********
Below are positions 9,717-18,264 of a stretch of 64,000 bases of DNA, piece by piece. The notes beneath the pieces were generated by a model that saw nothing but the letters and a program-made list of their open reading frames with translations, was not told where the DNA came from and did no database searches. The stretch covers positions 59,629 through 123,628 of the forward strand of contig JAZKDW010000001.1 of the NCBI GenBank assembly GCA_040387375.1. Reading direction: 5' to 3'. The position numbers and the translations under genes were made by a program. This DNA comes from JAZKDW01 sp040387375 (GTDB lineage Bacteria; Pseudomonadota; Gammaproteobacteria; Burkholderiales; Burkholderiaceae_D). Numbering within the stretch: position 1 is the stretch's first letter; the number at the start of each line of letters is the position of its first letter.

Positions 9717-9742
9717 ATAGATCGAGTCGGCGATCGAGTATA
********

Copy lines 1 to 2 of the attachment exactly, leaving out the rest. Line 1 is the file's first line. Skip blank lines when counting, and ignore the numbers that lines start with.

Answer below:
Below are positions 9,717-18,264 of a stretch of 64,000 bases of DNA, piece by piece. The notes beneath the pieces were generated by a model that saw nothing but the letters and a program-made list of their open reading frames with translations, was not told where the DNA came from and did no database searches. The stretch covers positions 59,629 through 123,628 of the forward strand of contig JAZKDW010000001.1 of the NCBI GenBank assembly GCA_040387375.1. Reading direction: 5' to 3'. The position numbers and the translations under genes were made by a program. This DNA comes from JAZKDW01 sp040387375 (GTDB lineage Bacteria; Pseudomonadota; Gammaproteobacteria; Burkholderiales; Burkholderiaceae_D). Numbering within the stretch: position 1 is the stretch's first letter; the number at the start of each line of letters is the position of its first letter.

Positions 9717-9742